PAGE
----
Is the 4 Percent Rule Dead?
Over the past two weeks, we’ve discussed expected future returns for both stocks and bonds. Several experts feel the future results will be much lower than historical averages. So that makes us wonder, “Is the 4 percent rule dead?”
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Is the 4 Percent Rule Dead?
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Lower expected future returns for both stocks and bonds can affect your retirement. Many “experts” expect stocks to produce below-average returns over the next decade. They forecast somewhere in the neighborhood of 6.5% per year. They also expect lower returns from bonds—somewhere between 1 and 2 % per year.
Lower Future Returns and the 4 Percent Rule
If these lower returns happen, it can create a major challenge for retirees. If these predictions hold, a well-balanced portfolio would earn somewhere between 4% and 5% per year.
For the past 20 years or so, we’ve been big believers in the 4% rule for generating retirement income. This rules says you can take 4% of your retirement savings as income. So if you have a $500,000 nest egg, that translates to $20,000 per year or $1,666 per month.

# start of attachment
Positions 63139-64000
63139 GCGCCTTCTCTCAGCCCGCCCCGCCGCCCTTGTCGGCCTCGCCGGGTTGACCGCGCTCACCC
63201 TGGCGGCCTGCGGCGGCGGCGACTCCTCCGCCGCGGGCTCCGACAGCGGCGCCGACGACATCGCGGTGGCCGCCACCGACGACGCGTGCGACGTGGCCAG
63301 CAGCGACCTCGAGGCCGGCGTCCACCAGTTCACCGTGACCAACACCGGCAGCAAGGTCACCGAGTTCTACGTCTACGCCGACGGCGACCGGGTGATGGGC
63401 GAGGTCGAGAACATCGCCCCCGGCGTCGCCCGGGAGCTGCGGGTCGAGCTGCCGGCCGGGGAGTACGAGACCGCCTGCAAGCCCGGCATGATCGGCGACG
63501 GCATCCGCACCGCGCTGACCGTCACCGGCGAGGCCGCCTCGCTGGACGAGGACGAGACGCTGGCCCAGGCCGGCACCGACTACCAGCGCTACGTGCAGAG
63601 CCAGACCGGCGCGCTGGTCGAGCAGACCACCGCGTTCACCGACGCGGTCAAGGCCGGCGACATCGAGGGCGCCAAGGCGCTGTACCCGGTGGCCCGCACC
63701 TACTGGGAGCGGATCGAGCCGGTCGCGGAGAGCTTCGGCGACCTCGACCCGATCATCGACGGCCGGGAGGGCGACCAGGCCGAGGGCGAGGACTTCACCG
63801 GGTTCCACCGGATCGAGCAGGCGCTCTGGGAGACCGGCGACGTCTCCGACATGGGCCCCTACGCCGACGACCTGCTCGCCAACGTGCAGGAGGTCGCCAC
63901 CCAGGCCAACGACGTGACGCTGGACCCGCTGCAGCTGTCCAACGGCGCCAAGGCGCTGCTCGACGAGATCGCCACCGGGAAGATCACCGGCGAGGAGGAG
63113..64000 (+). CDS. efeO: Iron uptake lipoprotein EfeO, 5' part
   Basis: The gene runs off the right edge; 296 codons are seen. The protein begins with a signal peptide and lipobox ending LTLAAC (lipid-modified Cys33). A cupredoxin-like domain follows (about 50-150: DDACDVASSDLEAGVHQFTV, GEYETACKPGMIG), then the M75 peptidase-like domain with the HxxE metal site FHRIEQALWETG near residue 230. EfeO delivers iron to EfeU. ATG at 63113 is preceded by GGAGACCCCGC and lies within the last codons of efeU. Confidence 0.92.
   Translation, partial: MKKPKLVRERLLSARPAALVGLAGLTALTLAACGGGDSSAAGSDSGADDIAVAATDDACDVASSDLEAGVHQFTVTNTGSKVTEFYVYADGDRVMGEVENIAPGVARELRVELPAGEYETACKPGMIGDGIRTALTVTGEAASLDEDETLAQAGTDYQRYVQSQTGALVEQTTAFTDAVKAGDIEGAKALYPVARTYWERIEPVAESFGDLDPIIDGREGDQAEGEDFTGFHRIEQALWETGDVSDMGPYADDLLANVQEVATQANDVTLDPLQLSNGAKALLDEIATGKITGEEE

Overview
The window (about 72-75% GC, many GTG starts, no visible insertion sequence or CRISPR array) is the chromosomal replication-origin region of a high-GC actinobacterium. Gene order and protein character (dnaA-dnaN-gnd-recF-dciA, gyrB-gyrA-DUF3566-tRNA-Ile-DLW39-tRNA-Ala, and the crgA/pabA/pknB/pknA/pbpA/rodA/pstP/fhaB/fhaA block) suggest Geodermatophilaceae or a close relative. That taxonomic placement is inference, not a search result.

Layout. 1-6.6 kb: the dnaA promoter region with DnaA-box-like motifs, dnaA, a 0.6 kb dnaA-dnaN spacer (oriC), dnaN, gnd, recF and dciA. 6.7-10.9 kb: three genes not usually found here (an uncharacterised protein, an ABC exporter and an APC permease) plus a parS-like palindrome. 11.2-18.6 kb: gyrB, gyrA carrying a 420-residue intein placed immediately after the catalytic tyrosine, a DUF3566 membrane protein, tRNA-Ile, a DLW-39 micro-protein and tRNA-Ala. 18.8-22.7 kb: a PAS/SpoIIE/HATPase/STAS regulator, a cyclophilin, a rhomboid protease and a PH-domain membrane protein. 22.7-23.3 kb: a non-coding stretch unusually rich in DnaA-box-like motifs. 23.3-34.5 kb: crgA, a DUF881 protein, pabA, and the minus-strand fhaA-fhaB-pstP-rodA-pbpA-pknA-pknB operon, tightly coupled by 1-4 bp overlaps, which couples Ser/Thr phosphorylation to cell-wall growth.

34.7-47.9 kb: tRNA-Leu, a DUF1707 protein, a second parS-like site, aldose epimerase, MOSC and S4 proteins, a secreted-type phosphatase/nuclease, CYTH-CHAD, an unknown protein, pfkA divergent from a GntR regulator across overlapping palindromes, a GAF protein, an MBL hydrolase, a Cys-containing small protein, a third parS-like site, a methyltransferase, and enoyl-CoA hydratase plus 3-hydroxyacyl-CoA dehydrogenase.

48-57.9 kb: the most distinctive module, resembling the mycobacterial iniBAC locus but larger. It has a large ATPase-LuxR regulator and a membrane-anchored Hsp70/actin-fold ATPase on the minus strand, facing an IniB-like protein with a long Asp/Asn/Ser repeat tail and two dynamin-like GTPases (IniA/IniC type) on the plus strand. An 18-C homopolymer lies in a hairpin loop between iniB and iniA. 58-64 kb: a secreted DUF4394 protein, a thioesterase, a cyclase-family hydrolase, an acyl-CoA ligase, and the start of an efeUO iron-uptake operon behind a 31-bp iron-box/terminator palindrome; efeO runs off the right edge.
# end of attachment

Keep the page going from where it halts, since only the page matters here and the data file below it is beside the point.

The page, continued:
Why Do We Believe in The 4 Percent Rule?
We use this guideline because it reduces the risk of running out of money during your lifetime. This has been back-tested during some of the biggest bear markets, and it has a high rate of success.
When you use historical return data, you can see why. Historical data shows a 60% stock-40% bond portfolio should grow by about 7% per year. So if you only take 4%, you would expect your account to grow by 3% per year. That’s enough to help your income grow each year to maintain your purchasing power.
What if Returns are Lower?
But what happens if the experts are right? What if those returns are less than average? Does the 4% rule still work?
In theory, if you earn at least 4% per year, you can take that much income and still maintain your principal. But there are a couple of things that come to mind. First, your odds of success will decrease a little. And, your ability to grow your principal to grow your income is also limited.
The second thing: what if you need to take more than 4% from your savings? A lower return environment going forward means you will increase the risk of running out of money during your lifetime.
Balancing Risk and Reward
Financial planners always talk about balancing risks and rewards. And the amount of income you take from your retirement savings is a perfect example. The 4% rule is simply a guideline to help you think about that risk. And even with lower returns expected in the future, it still has merit.
No matter what future returns are, one thing remains true. The higher your withdrawal rate, the more you risk running out of money. If you are unsure of how this impacts you, talk to a financial planner.
About the Author
Neal Watson is a Certified Financial Planner™ Professional and a Financial Advisor with Fleming Watson Financial Advisors. He specializes in helping hard working, middle class families plan for retirement.